Nio ET7 Goes 649 Miles On A Single Charge


The Nio ET7 is already one of the highest-range electric vehicles available globally, with its 100-kWh battery pack option giving the large Chinese sedan a range of 435 miles on the European NEDC cycle (which is more optimistic than the EPA cycle). Now the ET7 is offered with a huge 150-kWh semi-solid-state battery pack, and Nio’s founder, chairman and CEO William Li took one on a journey across China, going 649 miles without needing to charge.

Li began the trip in Shanghai, driving to Xiamen over the course of 14 hours (including a couple stops along the way), and he was joined in the car by Dr. Fei Shen, Nio Power’s senior vice president, and Chenxia Huang, a general manager at Tencent News, who livestreamed the journey. When the car reached its destination it still had three percent charge left, after starting at 100 percent. Li hopes this gas-beating long range “will further promote the transformation of the automotive industry from the consumption of gasoline to electricity.”

There are a couple of important points to note. The test was done in fairly cold temperatures between 28 and 54 degrees Fahrenheit, which negatively affects EV range, and 92 percent of the driving was done with the car’s advanced Level 2 automated driving system active, which limits the car to a top speed of 56 mph. The ET7 is one of the most aerodynamic production cars of all time, matching the Tesla Model S and being bested by the Mercedes EQS, Lucid Air and Volkswagen XL1. In more ideal conditions even more range could be squeezed out of the ET7 — Li even disclosed that a test car with the new battery did 711 miles on a single charge.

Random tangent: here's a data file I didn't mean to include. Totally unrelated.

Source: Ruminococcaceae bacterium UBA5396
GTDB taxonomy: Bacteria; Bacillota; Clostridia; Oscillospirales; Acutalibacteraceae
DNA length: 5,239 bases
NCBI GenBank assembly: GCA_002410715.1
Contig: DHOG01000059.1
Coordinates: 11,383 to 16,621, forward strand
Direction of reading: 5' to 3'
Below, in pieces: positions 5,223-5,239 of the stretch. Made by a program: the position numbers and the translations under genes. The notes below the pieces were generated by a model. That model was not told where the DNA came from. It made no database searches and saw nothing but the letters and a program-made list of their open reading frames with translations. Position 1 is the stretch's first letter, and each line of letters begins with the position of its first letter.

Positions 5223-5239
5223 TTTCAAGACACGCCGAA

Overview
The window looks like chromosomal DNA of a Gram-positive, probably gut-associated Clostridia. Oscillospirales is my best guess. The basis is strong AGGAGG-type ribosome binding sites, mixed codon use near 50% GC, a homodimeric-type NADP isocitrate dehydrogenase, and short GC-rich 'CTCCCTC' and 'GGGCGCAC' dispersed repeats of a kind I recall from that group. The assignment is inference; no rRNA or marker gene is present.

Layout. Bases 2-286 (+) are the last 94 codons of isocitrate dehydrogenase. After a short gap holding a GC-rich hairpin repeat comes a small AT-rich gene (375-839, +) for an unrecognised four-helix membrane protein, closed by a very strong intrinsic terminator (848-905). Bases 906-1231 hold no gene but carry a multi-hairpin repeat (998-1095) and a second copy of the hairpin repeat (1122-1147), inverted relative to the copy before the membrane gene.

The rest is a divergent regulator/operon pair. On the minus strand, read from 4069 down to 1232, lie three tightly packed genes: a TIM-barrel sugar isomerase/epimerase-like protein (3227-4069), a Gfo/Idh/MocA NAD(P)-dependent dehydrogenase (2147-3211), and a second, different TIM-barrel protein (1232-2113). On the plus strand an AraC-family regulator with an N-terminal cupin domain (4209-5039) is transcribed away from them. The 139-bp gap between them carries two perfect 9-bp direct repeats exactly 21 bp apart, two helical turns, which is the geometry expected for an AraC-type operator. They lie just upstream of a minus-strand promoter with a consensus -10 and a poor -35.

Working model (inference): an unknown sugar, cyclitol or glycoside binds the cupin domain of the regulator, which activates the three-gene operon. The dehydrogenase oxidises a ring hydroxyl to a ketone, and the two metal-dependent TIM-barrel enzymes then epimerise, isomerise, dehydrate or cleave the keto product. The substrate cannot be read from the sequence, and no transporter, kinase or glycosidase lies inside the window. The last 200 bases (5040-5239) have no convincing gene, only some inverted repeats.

Nio says this new 150-kWh battery pack has the highest energy density of any production battery, and it’s compatible with its entire range of electric vehicles — a lineup that now includes five SUVs, two sedans and a wagon. Existing Nio owners will be able to upgrade their car’s existing battery using the brand’s Power Swap stations, of which there are 2,289 in China and 33 in Europe. Pricing hasn’t been announced, but Nio says there will be “flexible options’ for the battery upgrades. The other current battery options are 70 kWh and 100 kWh.

These battery swap stations are another way that Nio combats range anxiety. Instead of having to plug in and charge for a longer amount of time, you can just drive up to the station, swap out your depleted battery for a fully charged one in less than five minutes, and keep going. Nio recently stopped offering free battery swaps, which is a shame, but the company says it has completed more than 34 million battery swaps.

While the Nio brand is already selling cars in Europe, its American future is more uncertain. Last year Li said Nio’s next-gen EVs will be sold in the U.S., but we don’t yet know when that would be. Nio is also working on one or two sub-brands for lower-cost EVs.